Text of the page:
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2 definitions found
 for Monkey wheel
From The Collaborative International Dictionary of English v.0.48 :

  Gin \Gin\, n. [A contraction of engine.]
     [1913 Webster]
     1. Contrivance; artifice; a trap; a snare. --Chaucer.
        [1913 Webster]
        (a) A machine for raising or moving heavy weights,
            consisting of a tripod formed of poles united at the
            top, with a windlass, pulleys, ropes, etc.
        (b) (Mining) A hoisting drum, usually vertical; a whim.
            [1913 Webster]
     3. A machine for separating the seeds from cotton; a cotton
        [1913 Webster]
     Note: The name is also given to an instrument of torture
           worked with screws, and to a pump moved by rotary
           [1913 Webster]
     Gin block, a simple form of tackle block, having one wheel,
        over which a rope runs; -- called also whip gin,
        rubbish pulley, and monkey wheel.
     Gin power, a form of horse power for driving a cotton gin.
     Gin race, or Gin ring, the path of the horse when putting
        a gin in motion. --Halliwell.
     Gin saw, a saw used in a cotton gin for drawing the fibers
        through the grid, leaving the seed in the hopper.
     Gin wheel.
        (a) In a cotton gin, a wheel for drawing the fiber through
            the grid; a brush wheel to clean away the lint.
        (b) (Mining) the drum of a whim.
            [1913 Webster]

From The Collaborative International Dictionary of English v.0.48 :

  Monkey \Mon"key\, n.; pl. Monkeys. [Cf. OIt. monicchio, It.
     monnino, dim. of monna an ape, also dame, mistress, contr.
     fr. madonna. See Madonna.]
     1. (Zool.)
        (a) In the most general sense, any one of the Quadrumana,
            including apes, baboons, and lemurs.
        (b) Any species of Quadrumana, except the lemurs.
        (c) Any one of numerous species of Quadrumana (esp. such
            as have a long tail and prehensile feet) exclusive of
            apes and baboons.
            [1913 Webster]
     Note: The monkeys are often divided into three groups: ({a)
           Catarrhines, or Simidae. These have an oblong head,
           with the oblique flat nostrils near together. Some have
           no tail, as the apes. All these are natives of the Old
           World. ({b) Platyrhines, or Cebidae. These have a
           round head, with a broad nasal septum, so that the
           nostrils are wide apart and directed downward. The tail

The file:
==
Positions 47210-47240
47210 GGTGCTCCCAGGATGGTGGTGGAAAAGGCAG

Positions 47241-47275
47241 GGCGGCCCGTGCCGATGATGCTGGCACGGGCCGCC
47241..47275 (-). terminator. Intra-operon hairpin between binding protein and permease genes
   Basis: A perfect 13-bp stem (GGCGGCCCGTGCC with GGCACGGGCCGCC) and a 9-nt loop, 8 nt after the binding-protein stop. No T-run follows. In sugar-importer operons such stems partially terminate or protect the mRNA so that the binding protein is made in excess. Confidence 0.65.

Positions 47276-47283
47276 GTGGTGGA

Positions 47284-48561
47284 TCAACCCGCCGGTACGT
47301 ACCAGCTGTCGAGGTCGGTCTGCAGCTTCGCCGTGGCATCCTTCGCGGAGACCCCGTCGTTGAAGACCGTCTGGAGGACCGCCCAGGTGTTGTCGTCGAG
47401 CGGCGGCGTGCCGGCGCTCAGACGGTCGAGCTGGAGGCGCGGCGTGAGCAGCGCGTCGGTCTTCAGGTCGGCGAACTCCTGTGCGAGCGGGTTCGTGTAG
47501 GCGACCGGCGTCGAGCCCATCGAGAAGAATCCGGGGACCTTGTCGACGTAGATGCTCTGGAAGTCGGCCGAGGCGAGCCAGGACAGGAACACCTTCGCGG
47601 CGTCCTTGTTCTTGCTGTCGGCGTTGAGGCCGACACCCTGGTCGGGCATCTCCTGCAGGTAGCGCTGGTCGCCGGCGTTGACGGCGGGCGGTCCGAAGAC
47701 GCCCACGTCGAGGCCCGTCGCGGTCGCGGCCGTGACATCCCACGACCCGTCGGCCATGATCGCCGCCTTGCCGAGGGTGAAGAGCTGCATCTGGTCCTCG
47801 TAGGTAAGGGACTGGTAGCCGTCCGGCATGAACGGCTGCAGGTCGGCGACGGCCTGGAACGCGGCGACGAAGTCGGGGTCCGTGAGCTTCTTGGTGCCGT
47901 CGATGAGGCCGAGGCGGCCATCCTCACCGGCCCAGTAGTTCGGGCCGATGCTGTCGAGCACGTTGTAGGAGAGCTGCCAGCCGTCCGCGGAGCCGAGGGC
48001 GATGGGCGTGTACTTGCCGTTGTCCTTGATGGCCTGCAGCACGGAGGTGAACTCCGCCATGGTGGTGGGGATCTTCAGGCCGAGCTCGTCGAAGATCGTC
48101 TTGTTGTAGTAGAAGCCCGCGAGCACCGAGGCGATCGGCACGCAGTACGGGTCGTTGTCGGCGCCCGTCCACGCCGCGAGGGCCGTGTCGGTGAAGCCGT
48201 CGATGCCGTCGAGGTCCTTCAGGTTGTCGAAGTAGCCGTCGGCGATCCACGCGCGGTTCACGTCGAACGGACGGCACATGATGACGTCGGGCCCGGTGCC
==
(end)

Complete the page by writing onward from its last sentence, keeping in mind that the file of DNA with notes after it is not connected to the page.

is often prehensile, and the thumb is short and not
           opposable. These are natives of the New World. ({c)
           Strepsorhines, or Lemuroidea. These have a pointed
           head with curved nostrils. They are natives of Southern
           Asia, Africa, and Madagascar.
           [1913 Webster]
     2. A term of disapproval, ridicule, or contempt, as for a
        mischievous child.
        [1913 Webster]
              This is the monkey's own giving out; she is
              persuaded I will marry her.           --Shak.
        [1913 Webster]
     3. The weight or hammer of a pile driver, that is, a very
        heavy mass of iron, which, being raised on high, falls on
        the head of the pile, and drives it into the earth; the
        falling weight of a drop hammer used in forging.
        [1913 Webster]
     4. A small trading vessel of the sixteenth century.
        [1913 Webster]
     Monkey boat. (Naut.)
        (a) A small boat used in docks.
        (b) A half-decked boat used on the River Thames.
     Monkey block (Naut.), a small single block strapped with a
        swivel. --R. H. Dana, Jr.
     Monkey flower (Bot.), a plant of the genus Mimulus; -- so
        called from the appearance of its gaping corolla. --Gray.
     Monkey gaff (Naut.), a light gaff attached to the topmast
        for the better display of signals at sea.
     Monkey jacket, a short closely fitting jacket, worn by
     Monkey rail (Naut.), a second and lighter rail raised about
        six inches above the quarter rail of a ship.
     Monkey shine, monkey trick. [Slang, U.S.]
     Monkey trick, a mischievous prank. --Saintsbury.
     Monkey wheel. See Gin block, under 5th Gin.
        [1913 Webster]

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